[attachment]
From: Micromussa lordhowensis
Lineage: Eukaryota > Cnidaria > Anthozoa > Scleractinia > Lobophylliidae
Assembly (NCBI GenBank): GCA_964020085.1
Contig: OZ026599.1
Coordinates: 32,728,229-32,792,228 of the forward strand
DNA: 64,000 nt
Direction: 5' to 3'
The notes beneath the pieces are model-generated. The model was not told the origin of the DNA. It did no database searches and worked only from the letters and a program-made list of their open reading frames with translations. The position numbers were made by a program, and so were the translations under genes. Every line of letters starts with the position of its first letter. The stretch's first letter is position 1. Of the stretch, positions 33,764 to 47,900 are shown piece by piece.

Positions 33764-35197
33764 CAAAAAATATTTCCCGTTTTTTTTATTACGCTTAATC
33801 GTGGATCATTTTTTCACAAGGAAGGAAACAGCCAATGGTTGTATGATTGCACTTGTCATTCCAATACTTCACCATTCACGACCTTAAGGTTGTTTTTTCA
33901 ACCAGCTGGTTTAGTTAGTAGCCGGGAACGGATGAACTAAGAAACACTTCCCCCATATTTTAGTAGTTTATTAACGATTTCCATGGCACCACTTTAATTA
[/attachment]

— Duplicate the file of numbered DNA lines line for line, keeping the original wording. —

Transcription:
From: Micromussa lordhowensis
Lineage: Eukaryota > Cnidaria > Anthozoa > Scleractinia > Lobophylliidae
Assembly (NCBI GenBank): GCA_964020085.1
Contig: OZ026599.1
Coordinates: 32,728,229-32,792,228 of the forward strand
DNA: 64,000 nt
Direction: 5' to 3'
The notes beneath the pieces are model-generated. The model was not told the origin of the DNA. It did no database searches and worked only from the letters and a program-made list of their open reading frames with translations. The position numbers were made by a program, and so were the translations under genes. Every line of letters starts with the position of its first letter. The stretch's first letter is position 1. Of the stretch, positions 33,764 to 47,900 are shown piece by piece.

Positions 33764-35197
33764 CAAAAAATATTTCCCGTTTTTTTTATTACGCTTAATC
33801 GTGGATCATTTTTTCACAAGGAAGGAAACAGCCAATGGTTGTATGATTGCACTTGTCATTCCAATACTTCACCATTCACGACCTTAAGGTTGTTTTTTCA
33901 ACCAGCTGGTTTAGTTAGTAGCCGGGAACGGATGAACTAAGAAACACTTCCCCCATATTTTAGTAGTTTATTAACGATTTCCATGGCACCACTTTAATTA